Nature Seychelles was last week at the tourism fair organised as part of activities to mark World Tourism Day. Held at the International Conference Centre, the fair was used as an avenue to promote sustainable energy within the tourism industry. It saw the participation of local firms working in this area, the hotels and hospitality industry, local NGOs and others. World Tourism Day 2012 was held under the theme Tourism & Sustainable Energy: Powering Sustainable Development. The year’s theme aims to highlight tourism’s role in sustainable energy.
“One of the world’s largest economic sectors, tourism is especially well-placed to promote environmental sustainability, green growth and our struggle against climate change through its relationship with energy,” said UN Sectretary General Ban Ki Moon.
Nature Seychelles used the fair to advertise the carbon neutral status of Cousin Island Special Reserve and to share tips on energy saving with fair attendees.
Since 2010, the organisation has embarked on a journey to make Cousin Island Reserve, which it manages, carbon neutral. "Simply put we are investing in carbon credits to offset our footprint estimated at 1300 tonnes," Kerstin Henri, the Director of Operations explained.
Cousin's footprint was calculated by looking at the island's operations, including its use of efficient technology, its visitor footprint - calculated as a percentage of visitor travel to Seychelles (this includes international flights, hotel accommodation and internal transfers) and the carbon sequestered by Cousin's own forest, which was worked out and netted against the footprint.
"The final footprint was then offset through the purchase of credits in clean projects on the African continent - in Darfur, Sudan and now in Uganda," said Ms. Henri. "We have also invested in projects in Brazil and Indonesia. Landing fees collected from visitors to island are used to purchase the credits. In our own small way we have become donors, supporting worthwhile projects in other countries."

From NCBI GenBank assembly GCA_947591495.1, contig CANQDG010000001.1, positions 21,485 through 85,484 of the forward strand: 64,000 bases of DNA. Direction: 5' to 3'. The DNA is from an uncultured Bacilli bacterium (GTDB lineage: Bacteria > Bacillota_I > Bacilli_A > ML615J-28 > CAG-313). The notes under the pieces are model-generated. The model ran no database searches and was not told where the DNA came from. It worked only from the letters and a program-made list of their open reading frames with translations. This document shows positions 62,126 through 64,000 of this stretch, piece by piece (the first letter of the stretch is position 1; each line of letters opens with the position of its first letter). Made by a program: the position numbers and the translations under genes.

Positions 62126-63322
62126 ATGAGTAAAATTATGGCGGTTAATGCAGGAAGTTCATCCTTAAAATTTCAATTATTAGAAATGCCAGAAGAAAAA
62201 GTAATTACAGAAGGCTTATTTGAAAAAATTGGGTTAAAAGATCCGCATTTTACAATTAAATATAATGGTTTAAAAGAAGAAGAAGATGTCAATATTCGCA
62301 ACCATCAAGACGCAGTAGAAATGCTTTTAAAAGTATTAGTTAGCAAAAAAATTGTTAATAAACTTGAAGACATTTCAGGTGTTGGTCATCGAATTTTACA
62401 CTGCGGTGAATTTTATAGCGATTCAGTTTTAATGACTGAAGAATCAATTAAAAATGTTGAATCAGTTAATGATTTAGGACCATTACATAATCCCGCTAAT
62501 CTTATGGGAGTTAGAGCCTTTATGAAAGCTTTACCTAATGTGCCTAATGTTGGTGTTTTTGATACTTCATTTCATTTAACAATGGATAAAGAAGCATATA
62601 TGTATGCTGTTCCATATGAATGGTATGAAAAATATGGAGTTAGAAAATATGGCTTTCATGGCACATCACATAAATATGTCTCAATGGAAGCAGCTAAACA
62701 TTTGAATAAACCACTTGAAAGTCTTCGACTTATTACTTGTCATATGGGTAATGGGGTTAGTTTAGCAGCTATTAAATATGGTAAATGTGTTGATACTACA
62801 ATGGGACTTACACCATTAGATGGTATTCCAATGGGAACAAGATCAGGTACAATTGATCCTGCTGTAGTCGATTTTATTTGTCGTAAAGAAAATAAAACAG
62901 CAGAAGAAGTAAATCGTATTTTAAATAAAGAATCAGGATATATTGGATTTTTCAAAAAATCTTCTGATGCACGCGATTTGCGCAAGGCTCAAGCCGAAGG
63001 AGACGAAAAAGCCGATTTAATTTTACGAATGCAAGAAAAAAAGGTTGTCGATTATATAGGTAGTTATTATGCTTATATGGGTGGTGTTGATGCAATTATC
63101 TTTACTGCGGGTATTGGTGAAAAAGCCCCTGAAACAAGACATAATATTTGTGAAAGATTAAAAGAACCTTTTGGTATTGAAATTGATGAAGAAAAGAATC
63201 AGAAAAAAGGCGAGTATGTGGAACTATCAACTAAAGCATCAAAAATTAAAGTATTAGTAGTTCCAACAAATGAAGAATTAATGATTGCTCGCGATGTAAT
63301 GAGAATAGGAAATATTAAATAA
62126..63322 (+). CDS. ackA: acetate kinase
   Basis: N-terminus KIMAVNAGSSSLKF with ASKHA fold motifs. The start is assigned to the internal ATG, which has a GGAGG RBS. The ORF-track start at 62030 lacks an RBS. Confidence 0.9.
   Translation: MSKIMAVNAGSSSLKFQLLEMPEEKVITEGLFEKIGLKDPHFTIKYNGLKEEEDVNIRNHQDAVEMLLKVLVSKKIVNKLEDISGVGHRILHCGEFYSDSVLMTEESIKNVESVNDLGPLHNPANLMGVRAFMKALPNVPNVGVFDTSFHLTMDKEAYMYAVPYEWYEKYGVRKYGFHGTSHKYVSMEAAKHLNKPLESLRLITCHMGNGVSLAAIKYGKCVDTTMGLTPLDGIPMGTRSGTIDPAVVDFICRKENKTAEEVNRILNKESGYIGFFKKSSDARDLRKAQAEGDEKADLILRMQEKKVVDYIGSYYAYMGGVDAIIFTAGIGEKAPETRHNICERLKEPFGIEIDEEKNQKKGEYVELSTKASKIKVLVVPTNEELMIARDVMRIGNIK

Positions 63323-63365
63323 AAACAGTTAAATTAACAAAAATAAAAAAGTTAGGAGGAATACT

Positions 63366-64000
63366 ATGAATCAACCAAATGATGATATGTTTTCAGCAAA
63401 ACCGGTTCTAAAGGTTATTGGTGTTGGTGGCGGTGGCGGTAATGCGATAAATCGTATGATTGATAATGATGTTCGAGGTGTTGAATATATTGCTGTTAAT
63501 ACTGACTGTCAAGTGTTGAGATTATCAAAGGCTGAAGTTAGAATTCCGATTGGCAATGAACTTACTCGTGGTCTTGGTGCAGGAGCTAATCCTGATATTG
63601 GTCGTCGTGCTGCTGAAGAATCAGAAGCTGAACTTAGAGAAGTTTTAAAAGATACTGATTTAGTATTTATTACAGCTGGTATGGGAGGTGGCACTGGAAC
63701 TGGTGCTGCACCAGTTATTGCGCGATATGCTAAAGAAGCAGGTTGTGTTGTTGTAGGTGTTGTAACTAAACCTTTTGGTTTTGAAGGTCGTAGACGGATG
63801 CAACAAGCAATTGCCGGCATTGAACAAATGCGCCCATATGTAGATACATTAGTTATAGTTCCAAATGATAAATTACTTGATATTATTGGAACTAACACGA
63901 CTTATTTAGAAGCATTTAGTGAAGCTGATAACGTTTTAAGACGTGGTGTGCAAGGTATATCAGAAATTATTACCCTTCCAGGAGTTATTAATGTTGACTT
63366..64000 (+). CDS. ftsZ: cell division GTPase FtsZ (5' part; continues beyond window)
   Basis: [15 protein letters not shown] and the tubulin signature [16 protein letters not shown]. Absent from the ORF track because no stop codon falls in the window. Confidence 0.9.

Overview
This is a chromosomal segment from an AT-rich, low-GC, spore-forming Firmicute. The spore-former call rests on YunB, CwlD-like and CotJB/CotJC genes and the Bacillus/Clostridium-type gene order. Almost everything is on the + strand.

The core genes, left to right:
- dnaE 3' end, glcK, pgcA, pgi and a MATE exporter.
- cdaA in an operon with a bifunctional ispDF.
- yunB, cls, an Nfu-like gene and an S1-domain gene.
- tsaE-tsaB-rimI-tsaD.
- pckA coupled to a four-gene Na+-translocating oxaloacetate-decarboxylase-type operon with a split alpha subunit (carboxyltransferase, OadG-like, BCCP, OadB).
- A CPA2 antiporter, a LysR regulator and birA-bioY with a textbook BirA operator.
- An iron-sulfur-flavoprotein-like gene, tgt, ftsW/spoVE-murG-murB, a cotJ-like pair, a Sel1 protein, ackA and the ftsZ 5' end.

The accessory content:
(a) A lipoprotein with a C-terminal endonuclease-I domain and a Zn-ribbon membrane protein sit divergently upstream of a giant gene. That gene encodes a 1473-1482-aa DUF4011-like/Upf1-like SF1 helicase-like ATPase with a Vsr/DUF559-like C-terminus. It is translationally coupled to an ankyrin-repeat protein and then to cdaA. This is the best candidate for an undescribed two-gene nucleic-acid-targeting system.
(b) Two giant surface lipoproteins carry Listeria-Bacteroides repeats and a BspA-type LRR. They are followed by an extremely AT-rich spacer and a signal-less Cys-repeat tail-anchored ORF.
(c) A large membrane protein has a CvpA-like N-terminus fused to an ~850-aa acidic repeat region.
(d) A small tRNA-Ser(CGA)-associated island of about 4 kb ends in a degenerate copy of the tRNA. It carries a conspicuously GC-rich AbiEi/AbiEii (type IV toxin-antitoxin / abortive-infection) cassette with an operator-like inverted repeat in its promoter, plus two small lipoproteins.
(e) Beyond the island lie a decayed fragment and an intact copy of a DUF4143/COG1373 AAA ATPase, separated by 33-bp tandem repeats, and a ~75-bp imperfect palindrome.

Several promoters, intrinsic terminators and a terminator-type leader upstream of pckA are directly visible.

"Making Cousin carbon neutral is an important tool helping us to market ourselves and Seychelles in a positive manner," she added.
The opening of the tourism fair was marked by a presentation on sustainable energy from Dimitry Turpin of the Energy Commission. Local firm Clean Plus made a presentation on "green" cleaning products for the hospitality industry.
The occasion was also used to award seven assessors with certification under the Seychelles Sustainable Tourism Label; a sustainable tourism management and certification programme designed specifically for use in Seychelles. It is voluntary, and designed to inspire more efficient and sustainable ways of doing business within the industry.
The label, said the chief executive of the Seychelles Tourism Board, Elsia Grandcourt, if seriously adopted and carried through can become a powerful marketing tool with which to attract future business to Seychelles. "Please ensure that you take a moment to understand what it means, what it can do for you and how it can strengthen the industry upon which we and our children will continue to depend,” she told attendees.